A recent comment by an anonymous blogger “I think the blogs (and hobby) are dying due to a few bad apples who can't keep their mouth or minds shut. It’s sad and I think it is going to hurt the hobby in the long run with less new collectors entering the hobby. Oh well, its fine with me, cheaper bottles will be the result. I predict a gradual crash in the western bottle market, although the eastern/western appeal of bitters will fare better.” deserves a response. In my opinion, the bottle hobby is stronger than ever. Take a look at the realized prices in the last American Bottle Auction # 50 and take into consideration the unstable economics’, the uneasy “feeling” we are experiencing and the beginning of a beautiful summer and you can understand the temporary waning of the interest in the bottle collecting hobby in general and the bottle blogs in particular.

That’s my take on bottle collecting, at this point in time, and this supposed blog debacle and I’m sticking to it. Can't wait to see all of your smiling faces at the Reno Bottle Show in July!

Sunday, June 6, 2010

What can I say...

Amber Tooled Lip Bitters California Circa 1875

Item number: 150452393376

bottle is printed federal law forbid sale or reuse
measures 7 inches S.F. 65.59 on bottle
some dirt inside but should clean nicely.

I know, a picture's worth a thousand words.

So how about two thousand.

Saturday, June 5, 2010

Small Hoss Dug

Here is a nasty crude small Hostetters Stomach Bitters which was recovered from the Earth in the past few weeks. These are about as crude a bottle as you can find, and each one is different. They range in color from pure black which one cannot see through, to a forest green. The lip, and panels are often so poorly made (thankfully!) that you wonder about the quality control on these early bitters. Every one I have seen is this way, and like the typical "black" ales and cylinders found throughout the West, each is unique. I cannot help but wonder if they were made by the same glasshouses which made these "blacks". The color, crudity, and high iron content of the glass is so similar.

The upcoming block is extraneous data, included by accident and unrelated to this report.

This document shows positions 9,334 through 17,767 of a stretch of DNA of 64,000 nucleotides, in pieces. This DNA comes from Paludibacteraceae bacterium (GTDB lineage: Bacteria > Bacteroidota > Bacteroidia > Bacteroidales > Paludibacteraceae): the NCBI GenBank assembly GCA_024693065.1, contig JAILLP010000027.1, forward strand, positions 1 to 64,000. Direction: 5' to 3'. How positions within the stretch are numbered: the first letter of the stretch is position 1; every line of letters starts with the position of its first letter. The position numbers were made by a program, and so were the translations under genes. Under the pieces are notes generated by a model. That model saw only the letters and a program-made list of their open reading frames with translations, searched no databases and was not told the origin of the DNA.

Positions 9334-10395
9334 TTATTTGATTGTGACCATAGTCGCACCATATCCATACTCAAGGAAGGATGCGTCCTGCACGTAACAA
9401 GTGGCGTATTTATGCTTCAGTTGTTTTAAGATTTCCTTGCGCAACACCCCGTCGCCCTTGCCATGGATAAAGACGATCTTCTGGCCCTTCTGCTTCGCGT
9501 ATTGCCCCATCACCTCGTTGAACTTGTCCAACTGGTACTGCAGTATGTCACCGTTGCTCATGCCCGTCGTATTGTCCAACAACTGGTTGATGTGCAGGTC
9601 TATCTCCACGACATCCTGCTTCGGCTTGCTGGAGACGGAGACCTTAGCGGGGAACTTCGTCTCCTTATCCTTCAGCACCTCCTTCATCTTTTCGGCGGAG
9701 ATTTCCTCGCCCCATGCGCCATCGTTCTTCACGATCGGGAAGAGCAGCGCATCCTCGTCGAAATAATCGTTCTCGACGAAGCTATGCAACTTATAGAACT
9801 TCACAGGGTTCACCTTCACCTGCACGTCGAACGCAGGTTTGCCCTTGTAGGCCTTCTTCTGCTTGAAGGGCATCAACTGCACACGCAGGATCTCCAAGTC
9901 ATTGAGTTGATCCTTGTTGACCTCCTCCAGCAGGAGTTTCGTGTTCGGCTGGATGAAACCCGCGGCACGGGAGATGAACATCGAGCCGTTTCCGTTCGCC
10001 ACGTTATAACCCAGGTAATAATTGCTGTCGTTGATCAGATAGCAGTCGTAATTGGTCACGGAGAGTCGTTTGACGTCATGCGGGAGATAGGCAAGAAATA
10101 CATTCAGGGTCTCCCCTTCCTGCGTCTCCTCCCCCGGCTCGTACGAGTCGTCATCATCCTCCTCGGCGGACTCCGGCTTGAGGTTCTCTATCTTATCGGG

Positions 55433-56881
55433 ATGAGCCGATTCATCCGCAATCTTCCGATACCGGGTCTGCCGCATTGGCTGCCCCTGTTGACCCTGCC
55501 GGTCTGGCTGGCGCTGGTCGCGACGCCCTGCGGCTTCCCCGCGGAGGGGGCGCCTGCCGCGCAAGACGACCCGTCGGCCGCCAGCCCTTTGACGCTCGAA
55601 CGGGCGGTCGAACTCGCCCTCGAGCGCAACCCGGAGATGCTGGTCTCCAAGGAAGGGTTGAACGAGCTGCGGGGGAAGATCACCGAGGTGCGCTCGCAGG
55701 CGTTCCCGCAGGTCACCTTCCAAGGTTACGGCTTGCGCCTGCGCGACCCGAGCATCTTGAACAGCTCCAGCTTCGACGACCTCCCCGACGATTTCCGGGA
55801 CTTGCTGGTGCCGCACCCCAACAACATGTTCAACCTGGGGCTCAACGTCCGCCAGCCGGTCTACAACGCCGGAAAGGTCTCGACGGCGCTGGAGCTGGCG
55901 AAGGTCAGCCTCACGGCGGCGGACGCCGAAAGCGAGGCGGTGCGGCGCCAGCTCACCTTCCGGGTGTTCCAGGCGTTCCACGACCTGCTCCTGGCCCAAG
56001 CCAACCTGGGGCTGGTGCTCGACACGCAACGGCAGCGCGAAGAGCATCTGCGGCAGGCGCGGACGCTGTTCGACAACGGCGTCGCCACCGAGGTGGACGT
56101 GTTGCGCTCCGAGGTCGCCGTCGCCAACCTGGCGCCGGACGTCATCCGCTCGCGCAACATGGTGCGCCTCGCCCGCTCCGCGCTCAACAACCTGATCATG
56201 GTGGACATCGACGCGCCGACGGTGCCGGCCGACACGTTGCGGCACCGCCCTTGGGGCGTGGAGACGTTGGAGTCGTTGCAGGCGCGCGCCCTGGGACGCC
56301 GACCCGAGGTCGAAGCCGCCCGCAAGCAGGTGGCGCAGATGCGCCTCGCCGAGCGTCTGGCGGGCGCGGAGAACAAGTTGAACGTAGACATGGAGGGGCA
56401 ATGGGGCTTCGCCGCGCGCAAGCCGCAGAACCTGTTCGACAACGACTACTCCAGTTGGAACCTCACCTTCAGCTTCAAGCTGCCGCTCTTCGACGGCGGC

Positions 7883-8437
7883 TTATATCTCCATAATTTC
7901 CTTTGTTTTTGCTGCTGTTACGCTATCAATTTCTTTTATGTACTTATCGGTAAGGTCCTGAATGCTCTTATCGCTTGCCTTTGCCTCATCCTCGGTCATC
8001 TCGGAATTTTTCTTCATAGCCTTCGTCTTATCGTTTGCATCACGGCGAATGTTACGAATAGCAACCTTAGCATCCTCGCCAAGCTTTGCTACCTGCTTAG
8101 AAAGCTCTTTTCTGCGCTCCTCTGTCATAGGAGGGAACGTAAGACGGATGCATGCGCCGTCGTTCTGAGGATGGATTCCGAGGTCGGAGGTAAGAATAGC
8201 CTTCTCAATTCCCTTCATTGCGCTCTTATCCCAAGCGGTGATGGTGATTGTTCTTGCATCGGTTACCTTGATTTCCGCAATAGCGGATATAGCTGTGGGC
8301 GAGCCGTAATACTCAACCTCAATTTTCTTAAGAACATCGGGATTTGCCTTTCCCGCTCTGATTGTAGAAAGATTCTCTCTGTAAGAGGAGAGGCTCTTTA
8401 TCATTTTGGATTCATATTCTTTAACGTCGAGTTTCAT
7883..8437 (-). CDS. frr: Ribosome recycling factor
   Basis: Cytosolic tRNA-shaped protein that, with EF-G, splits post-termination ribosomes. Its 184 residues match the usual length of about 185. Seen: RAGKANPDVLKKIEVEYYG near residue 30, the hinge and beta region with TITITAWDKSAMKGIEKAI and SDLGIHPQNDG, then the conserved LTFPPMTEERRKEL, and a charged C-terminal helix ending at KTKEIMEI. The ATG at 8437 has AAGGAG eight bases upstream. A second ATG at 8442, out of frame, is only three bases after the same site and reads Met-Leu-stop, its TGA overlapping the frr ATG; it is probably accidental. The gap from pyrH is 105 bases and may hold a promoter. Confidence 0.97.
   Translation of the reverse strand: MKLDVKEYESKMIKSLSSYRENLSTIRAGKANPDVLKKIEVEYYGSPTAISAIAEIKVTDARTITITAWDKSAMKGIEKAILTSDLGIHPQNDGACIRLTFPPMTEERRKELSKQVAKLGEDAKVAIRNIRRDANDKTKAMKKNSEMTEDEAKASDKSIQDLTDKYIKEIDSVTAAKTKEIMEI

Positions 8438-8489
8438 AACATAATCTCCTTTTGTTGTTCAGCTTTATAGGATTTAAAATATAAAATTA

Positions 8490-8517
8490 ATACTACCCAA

Thursday, June 3, 2010

Need a Cundurango?

Here's One for the Bitters hall of shame:





Ebay Starting bid: US $500.00

Tuesday, June 1, 2010

High Country Diggers Beware!

You always know it's spring up here in the high country when these hungry guys start making a nuisance of themselves. By the looks of this yearling he could use a few square meals.

Some Weekend Finds

As most of you know undisturbed Gold Rush camp sites are as about scarce as hen's teeth anymore. Three of us old timers managed to stumble across a remote camp site while doing a little gold prospecting over the weekend. Here's a few pictures of our finds.
The crier's included a 31 ounce black Hostetter's, an early amber Hostetter's and two variant 1 Dr. Henley's Wild Grape Root IXL Bitters.